Anglo-Saxon burial site found in Southend
The Sovereign of Southend
Some unlikely news has recently come out from our beloved Southend-on-Sea, that a royal burial site has been discovered containing what is thought to be believed a 6th Century Anglo-Saxon Prince. Not exactly your run of the mill discovery.
A group of local workmen inadvertently unearthed the grave during some roadworks in Prittlewell, a stone’s throw from the local Aldi supermarket – because even royalty can’t keep themselves from a bargain. The site has since been excavated and researched to find treasures and artefacts from around the world, some believed to have come from as far as Syria and Sri Lanka. Some of the artefacts include gold coins, ornaments, jewellery and even a skillfully crafted gold-plated sword.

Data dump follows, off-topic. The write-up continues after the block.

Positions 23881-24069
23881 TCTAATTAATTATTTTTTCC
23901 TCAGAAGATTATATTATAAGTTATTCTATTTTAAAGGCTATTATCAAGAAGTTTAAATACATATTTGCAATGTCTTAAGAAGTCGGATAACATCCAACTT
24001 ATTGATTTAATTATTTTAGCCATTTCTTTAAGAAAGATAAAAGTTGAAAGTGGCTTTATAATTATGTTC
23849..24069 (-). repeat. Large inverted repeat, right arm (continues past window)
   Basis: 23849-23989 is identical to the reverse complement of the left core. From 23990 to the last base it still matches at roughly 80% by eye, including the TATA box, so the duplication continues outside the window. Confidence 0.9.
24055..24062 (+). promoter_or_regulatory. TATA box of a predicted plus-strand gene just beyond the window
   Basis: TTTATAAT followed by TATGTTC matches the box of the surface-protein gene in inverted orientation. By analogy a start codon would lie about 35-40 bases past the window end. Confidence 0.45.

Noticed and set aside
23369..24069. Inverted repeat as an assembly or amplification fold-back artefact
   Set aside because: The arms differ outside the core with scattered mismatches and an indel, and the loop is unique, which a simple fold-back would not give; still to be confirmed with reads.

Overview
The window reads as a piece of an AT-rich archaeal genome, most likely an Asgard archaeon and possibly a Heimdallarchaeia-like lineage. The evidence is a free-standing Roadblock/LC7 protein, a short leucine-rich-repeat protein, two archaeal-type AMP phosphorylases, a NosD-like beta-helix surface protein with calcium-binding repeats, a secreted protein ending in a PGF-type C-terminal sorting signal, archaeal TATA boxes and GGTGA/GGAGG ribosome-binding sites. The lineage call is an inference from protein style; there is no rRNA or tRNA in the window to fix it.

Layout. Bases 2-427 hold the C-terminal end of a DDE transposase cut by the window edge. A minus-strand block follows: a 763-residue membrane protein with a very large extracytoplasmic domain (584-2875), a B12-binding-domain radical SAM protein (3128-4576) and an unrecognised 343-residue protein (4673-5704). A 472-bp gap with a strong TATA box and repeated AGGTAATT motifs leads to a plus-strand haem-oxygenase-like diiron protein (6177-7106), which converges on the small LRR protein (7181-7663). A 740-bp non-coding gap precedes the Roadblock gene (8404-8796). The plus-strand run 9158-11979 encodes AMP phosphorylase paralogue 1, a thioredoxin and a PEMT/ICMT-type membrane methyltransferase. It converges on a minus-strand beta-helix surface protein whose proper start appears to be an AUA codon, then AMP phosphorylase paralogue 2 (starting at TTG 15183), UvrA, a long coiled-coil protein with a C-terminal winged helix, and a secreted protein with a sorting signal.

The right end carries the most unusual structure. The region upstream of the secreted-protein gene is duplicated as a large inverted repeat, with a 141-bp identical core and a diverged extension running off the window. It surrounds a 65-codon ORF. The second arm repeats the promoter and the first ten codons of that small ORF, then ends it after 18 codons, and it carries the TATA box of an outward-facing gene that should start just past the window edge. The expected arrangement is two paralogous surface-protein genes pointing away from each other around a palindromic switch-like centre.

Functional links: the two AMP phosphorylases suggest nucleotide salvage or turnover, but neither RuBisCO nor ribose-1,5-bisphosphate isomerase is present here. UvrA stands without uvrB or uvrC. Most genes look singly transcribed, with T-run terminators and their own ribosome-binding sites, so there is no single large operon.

Archaeologists have been hard at work trying to paint the best possible picture of who this person was those long 1500 years ago, with nothing but tooth enamel fragments being the only lasting remains. But luckily the tomb has kept very much intact, giving us a strong idea that Prince Saexa was a man of nobility.
Southend Central Museum are now opening a permanent exhibition this Saturday (11th May) in the Prince’s honour, so the public and history buffs alike can visit and learn more about this amazing discovery.
The rested royal is fast becoming known as the UK’s answer to Tutankhamun (an Egyptian King from 3,000 years ago) and it’s understandably creating a lot of buzz not just locally, but internationally. Well, for some that is. For others he might just be another King in a car park.
How to get there?
Take the c2c train to Southend Central, then it’s an easy 10 minute walk up Southend high Street (away from the seafront) to Southend Museum. Remember to take advantage of our great off-peak discounts like Kids for £2, or our online advance discount.